He would no doubt still be in that industry had not a happy accident allowed him to work with the world's foremost aviation art publisher based in Bath, England. He had approached Nick to produce a vast piece of artwork commemorating seventy-five years of the Royal Flying Corps and Royal Air Force. So much minute detail was required that this painting took sixteen weeks to complete. At last he had his chance to paint what Nick calls 'proper pictures' and he didn't waste it.

The story since then is told through more than 170 colour editions and many dozens of pencil prints. He brought to the field his own unmistakable style of painting, combining accurately portrayed aircraft set against highly detailed and lovingly rendered landscapes. He has a freshness of colour and contrast coupled with skilfully handled composition which makes his work so distinctive. ''I am as much inspired by photography as I am classical painting'' he says ''I carry a camera always and if I'm at the cinema or watching TV I find it hard to concentrate on the story because I'm spotting ideas for landscape and lighting. The scenic inspiration for the 2007-published print 'The Cold Front' was an episode of the TV programme Xena, Warrior Princess.''

The backgrounds to his aviation prints are for many collectors the real attraction. In fact in many cases there would be a satisfying picture even if you were to remove the aeroplanes. Perhaps that is why his art appeals not just to the collector but also to the rest of the family without any interested in aircraft. From snowy scenes on the Eastern Front to palm-fringed coral beaches in the Pacific, and from the white cliffs of Dover to the sands of North Africa there are endless opportunities for backdrops to his aviation landscapes.

Beyond being art these paintings have a job to do and that is to accurately depict military history. Never is Nick more aware of this than when he is in the company of the veterans who come together to sign his prints. He has met and become friends with many of them in Britain, America and Germany. When it was suggested in a radio interview that aviation art glorifies war Nick told about the occasion of the launch of his first aviation art book, in 1998. The first 50 or so of his paintings filled this volume which was presented at the gathering by RAF fighter pilot Dennis David and Luftwaffe General Gunther Rall. ''The two illustrious pilots, once on opposing sides, stood arm in arm and spoke spontaneously and eloquently about the best of their generation being lost in conflict, about the need for people to learn the lessons of their sacrifices and how art can play its part by enabling new generations to view scenes from those times.'' Nick told me that their comments really brought home to him what a responsibility and privilege it is to be one of the artists working in this field.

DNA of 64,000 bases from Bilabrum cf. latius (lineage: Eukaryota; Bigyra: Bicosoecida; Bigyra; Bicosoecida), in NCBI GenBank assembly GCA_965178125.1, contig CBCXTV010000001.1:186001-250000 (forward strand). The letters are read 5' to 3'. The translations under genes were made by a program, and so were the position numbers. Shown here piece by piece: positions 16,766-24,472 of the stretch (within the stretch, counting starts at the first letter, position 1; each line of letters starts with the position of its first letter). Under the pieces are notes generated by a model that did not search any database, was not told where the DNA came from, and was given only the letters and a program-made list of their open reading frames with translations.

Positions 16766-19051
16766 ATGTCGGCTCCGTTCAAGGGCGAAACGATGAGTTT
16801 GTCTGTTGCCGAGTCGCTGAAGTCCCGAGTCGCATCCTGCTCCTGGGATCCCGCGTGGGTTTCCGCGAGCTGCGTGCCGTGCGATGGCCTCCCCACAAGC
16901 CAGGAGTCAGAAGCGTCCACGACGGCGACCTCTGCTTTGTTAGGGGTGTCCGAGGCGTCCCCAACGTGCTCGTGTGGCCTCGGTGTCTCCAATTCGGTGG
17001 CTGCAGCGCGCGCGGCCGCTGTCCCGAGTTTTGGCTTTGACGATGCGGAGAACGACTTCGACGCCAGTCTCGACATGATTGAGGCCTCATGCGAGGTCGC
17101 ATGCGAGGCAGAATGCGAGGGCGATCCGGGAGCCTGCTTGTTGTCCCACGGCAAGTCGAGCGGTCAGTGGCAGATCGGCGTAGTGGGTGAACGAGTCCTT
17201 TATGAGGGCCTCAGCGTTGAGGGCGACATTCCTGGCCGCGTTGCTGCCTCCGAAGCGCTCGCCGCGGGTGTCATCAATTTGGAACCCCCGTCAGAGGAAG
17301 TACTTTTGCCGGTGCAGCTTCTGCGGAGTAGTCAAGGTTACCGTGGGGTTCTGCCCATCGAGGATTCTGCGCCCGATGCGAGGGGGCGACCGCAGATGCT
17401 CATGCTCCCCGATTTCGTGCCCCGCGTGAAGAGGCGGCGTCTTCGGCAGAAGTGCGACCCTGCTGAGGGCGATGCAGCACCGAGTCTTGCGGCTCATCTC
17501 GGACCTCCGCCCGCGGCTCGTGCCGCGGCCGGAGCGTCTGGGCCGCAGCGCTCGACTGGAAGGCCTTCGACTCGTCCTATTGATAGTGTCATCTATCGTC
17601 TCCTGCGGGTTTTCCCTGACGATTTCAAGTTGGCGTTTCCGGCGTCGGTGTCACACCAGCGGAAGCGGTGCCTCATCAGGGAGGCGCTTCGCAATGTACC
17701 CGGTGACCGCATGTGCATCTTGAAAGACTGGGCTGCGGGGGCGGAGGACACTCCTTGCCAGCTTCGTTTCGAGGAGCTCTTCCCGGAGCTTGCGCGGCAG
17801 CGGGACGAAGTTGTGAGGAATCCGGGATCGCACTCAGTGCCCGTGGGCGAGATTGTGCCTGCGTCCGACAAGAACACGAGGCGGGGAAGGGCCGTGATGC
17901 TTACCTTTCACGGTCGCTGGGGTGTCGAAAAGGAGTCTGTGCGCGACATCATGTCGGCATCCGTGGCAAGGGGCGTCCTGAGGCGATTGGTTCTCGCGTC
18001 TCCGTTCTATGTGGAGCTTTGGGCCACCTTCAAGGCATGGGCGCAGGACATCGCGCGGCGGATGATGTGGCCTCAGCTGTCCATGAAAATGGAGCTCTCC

Since 1991 Nick and Ruth have lived in the Cotswold hills in Gloucestershire in a house built in the corner of what was once a Battle of Britain airfield. How fitting it is to be painting on the very spot where Spitfires and Hurricanes once roared into battle. Having mostly reverted to farmland there are few clues to its wartime past but an old air-raid shelter in the garden provided Nick with an unusual opportunity. Built upon this shelter and also occupying a fair proportion of the remainder of their garden Nick has constructed a huge model railway. Powered by real steam and with radio-control the trains traverse a miniature mountain landscape with fir trees and waterfalls and numerous bridges and tunnels.

When he is not in the garden 'playing with trains' it's the aeroplane paintings and drawings that occupy most of his time. Two colour volumes featuring the paintings have been published while a book, co-published with Vector Fine Arts in 2008 under the 'Flying Pencil' banner, is dedicated solely to his pencil drawings. The Bath-based publisher retired in 2005 so Nick had the opportunity to become an independent artist working with a variety of publishers and print dealers in Europe and North America. Since then collectors have noted even greater vitality in his art which Nick believes is the result of the aviation art market becoming much more specialised... ''Collectors are demanding ever-more accurate and detailed renderings of actual events.''

I am sure that is true and it bodes well. He is working with Finearts Autographs, a German publisher, to exclusively publish Nick's Luftwaffe and other German subjects and many of these prints carry unrivalled veteran's signatures. Recent prints have featured U Boats and also Panzer tank scenes which compliment the aircraft pictures and broaden the value of the military art collection.

Running parallel to these veteran-signed paper prints new digital printing techniques create full size canvas replicas of the paintings themselves. These are popular with collectors interested mostly in the art itself, allowing them to own something that looks very much like an original painting. It also heralds a future where more specialised editions of fewer and therefore more sought after prints can be published of subjects that hitherto have never or rarely been covered. It will be so interesting to see what new paintings will appear in the coming years.

Perhaps it's common in the creative world but Nick admits that his pleasure in being able to paint for a living is tempered by the possibility that it might all vanish one day and says...
'' If I ever stop painting I'll need to find a real job.''